For more information on the basis for PKG Targets, see below:

 

Farzanehfar P, Woodrow H, Braybrook M, McGregor S, Evans A, Nicklason F, Horne M. Objective measurement in routine care of people with Parkinson’s disease improves outcomes. NPJ Parkinsons Dis. 2018 Apr 3;4:10. https://www.nature.com/articles/s41531-018-0046-4.

The PKG report shows that the patient is “immobile”…what are the possible clinical explanations for this?

High immobility scores on the PKG can represent a variety of possible states, including:  sleep, inadequately treated symptoms (e.g. ‘severe off’ or ‘gait freezing’), or a sedentary lifestyle.  Exercise is known to be and important aspect of Parkinson’s management.  Recognition of immobility allows the Clinician to identify and treat the underlying cause.

Are there certain artifacts on a PKG report that I should be aware of?

Yes, there are certain movements that may mimic features of Parkinson’s.  Completing the PKG training program will help you to recognize and differentiate these artifacts.  One such example is the act of brushing teeth can mimic the appearance of dyskinesia.  A trained PKG user will be able to differentiate between these two states.

I have a PKG report that I’m not sure how to interpret…is there some place I can ask for help?

Yes, you can contact the technical support team.

If you need assistance using the PKG system, please contact your local GKC representative or send an email to our Technical Support team. Include your name, clinic and contact details. For patient privacy, please do not include patient details.

Asia-Pacific:

support@globalkineticscorp.com

North America:

supportusa@globalkineticscorp.com

Europe:

supporteu@globalkineticscorp.com



Using the PKG to Guide Management


The PKG report shows that my patient has a high bradykinesia score (BKS)…what should I do?

The management of Parkinson’s requires a deep understanding of the patient and their symptoms, with no one solution that will solve every patient’s needs.  We recommend that the PKG information be used to inform the clinician’s view of the patient’s condition and make recommendations based on their understanding of the individual patient.  A high BKS represents symptoms of bradykinesia that are out of ‘Target’ and would generally benefit from additional treatment based on peer-reviewed publications.  With this information in mind, it is up to the clinician to decide the appropriate therapeutic strategy to pursue.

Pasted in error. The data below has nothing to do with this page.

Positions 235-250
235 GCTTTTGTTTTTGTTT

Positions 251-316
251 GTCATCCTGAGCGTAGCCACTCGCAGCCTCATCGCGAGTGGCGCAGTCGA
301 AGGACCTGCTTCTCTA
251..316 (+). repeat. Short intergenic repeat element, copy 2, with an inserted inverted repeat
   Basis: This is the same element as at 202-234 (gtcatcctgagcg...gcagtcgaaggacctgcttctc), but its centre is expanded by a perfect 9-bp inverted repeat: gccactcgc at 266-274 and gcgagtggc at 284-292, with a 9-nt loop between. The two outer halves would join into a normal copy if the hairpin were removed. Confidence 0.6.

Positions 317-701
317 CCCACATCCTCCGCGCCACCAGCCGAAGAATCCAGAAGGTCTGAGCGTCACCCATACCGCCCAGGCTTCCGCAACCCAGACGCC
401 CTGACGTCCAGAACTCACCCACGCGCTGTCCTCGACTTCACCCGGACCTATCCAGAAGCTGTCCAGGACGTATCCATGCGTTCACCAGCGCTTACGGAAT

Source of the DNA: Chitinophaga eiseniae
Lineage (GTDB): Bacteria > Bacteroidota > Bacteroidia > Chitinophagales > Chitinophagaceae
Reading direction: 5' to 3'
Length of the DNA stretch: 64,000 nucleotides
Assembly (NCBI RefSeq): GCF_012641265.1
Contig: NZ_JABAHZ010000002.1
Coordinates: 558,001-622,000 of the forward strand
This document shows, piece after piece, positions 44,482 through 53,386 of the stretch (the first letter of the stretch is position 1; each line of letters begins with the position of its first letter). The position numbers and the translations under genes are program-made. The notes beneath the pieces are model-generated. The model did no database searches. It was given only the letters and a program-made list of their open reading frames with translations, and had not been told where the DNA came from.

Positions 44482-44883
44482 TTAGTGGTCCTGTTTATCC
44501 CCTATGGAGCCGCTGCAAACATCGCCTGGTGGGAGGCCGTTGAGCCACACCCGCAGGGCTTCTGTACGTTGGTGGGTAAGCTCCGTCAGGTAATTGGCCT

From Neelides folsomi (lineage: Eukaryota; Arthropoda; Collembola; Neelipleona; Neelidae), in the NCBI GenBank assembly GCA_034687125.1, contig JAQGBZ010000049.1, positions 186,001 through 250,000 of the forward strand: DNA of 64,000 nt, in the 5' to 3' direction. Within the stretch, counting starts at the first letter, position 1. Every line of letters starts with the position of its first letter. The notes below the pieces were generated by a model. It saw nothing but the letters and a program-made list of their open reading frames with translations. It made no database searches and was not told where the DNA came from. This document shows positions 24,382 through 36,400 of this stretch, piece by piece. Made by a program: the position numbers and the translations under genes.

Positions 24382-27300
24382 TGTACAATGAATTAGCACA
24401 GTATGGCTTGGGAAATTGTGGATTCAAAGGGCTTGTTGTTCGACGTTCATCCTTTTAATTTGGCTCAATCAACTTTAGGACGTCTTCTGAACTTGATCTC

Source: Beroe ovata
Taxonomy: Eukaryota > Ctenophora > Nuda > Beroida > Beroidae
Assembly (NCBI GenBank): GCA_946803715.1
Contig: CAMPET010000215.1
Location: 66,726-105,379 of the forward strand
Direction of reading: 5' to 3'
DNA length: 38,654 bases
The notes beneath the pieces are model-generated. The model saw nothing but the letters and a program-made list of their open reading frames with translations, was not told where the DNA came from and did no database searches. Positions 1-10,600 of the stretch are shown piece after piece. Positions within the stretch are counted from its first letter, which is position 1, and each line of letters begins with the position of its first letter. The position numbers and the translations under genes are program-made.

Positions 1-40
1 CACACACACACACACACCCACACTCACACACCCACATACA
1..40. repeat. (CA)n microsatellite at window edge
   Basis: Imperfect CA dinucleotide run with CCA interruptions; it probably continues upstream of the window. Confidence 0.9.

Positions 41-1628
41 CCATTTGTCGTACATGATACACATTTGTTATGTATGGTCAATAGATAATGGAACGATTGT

Are there management algorithms that I can use based on the PKG?

No current algorithm exists to provide management recommendations based on the PKG.  As more patients and clinicians use objective measures such as the PKG, we will learn whether such algorithms can be developed.

Can the PKG help me identify patients needing advanced therapies such as deep brain stimulation or levodopa infusion?

The hallmarks of a patient that may benefit from advanced therapies are severe dyskinesia and on-off fluctuations.  The PKG is able to objectively and reliably identify both of these disabling features.



Other questions


Is PKG data transmitted and stored securely?

For information on how the PKG data is transmitted and stored, please read the Global Kinetics Privacy Policy page.

Can patients receive a copy of their PKG report?

The PKG report is provided to the ordering clinician.  It is up to the clinician to develop a policy on how best to share the PKG results.

Inducations for use

The Personal Kinetigraph (PKG) System is intended to quantify kinematics of movement disorder symptoms in conditions such as Parkinson’s disease, including tremor, bradykinesia and dyskinesia. It includes a medication reminder, an event marker and is intended to monitor activity associated with movement during sleep. The device is indicated for use in individuals 46 to 83 years of age.